bones in men and differences in subperiosteal bone apposition with
The Framingham study reported that the relative risk of fracture was
found to be 0.63 in individuals 114% to 123% overweight and 0.33 in
individuals more than 138% overweight.149
Obesity may protect the skeleton in several ways. These are increased
extraglandular production of estrone in the fat tissue, improved
vitamin D status due to storage of vitamin D in fatty tissues, the
provision of a local cushioning effect at the hip when falling, and a
denser and stronger skeleton due to increased skeletal loading in obese
Errors in the measurement of dietary calcium intake and slow changes in
BMD may explain this, but it appears that increased dietary calcium
partially prevents bone loss, although the effect in populations with
high calcium is small.61
A recent meta-analysis supported this view reporting that smoking is a
risk factor for osteoporotic fractures, independent of BMD, in
postmenopausal women.168 This could
be due to the fact that smokers, in comparison with nonsmokers, have an
earlier menopause, are slimmer, have a reduced extraglandular
production of estrogens, and have an increased metabolic clearance rate
of estrogens and that smoking inhibits the function of osteoclasts.
In contrast, high caffeine consumption does not appear to be associated
with an increased risk of fracture in perimenopausal women.117,122,293 Thus, the adverse effects of caffeine on bone may be only important in the elderly.
sustaining fractures partly due to poor balance, associated illnesses,
frequent falls, and accidents but also due to the adverse effect of
alcohol on bone metabolism.117 Alcohol exerts a direct toxic
effect on bone cells. It affects osteoblast proliferation in vitro and reduces matrix protein synthesis in vivo.214 In contrast, moderate alcohol consumption does not appear to be a risk factor for osteoporosis or fracture.150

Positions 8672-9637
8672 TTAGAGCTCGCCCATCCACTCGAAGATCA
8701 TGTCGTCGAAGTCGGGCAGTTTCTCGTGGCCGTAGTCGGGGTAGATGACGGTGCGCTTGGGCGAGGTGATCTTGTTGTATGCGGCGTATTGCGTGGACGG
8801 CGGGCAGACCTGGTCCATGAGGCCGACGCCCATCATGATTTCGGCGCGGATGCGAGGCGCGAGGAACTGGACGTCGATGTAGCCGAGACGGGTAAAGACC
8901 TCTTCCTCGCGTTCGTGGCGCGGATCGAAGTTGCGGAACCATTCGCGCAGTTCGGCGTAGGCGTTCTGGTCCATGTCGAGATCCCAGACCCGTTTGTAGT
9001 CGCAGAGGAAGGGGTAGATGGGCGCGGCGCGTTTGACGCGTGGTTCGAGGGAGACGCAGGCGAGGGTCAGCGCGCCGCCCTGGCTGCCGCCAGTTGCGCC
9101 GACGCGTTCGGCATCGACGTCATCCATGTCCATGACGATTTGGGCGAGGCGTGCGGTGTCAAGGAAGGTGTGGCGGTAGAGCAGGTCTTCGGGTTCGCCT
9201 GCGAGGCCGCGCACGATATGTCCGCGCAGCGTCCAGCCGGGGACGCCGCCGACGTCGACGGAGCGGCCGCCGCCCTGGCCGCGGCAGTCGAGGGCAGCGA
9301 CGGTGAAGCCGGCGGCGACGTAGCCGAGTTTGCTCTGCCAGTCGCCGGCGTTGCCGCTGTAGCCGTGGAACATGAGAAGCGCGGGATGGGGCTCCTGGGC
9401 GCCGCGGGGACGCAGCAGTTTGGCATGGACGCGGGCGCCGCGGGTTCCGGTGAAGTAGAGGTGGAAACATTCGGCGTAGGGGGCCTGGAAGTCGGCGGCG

reduced loading that occurs in immobile patients leads to increased BMD
loss.90 Immobility also contributes to decreased muscle strength, this being a major risk factor for falls.91,156,159 Decreased muscle strength may also have a direct negative influence on BMD.91,156,159
Increased hip fracture risk has been reported to be linked with poor
quadriceps strength associated with immobility independent of the BMD.213
Several studies have confirmed this showing that mobile women have a
lower risk of hip fracture compared with less mobile women.56,140
However, it is not known whether the adverse effects of physical
inactivity and immobility are mediated by a decreased BMD, coexisting
illnesses, and increased risk of falls or all of these factors.
fractures by impairing BMD, bone quality, and muscle function. They
also tend to decrease physical activity and to increase the likelihood
of falling. Diseases and conditions that have been found to increase
the risk of sustaining fractures include the following56,59,90,101,131: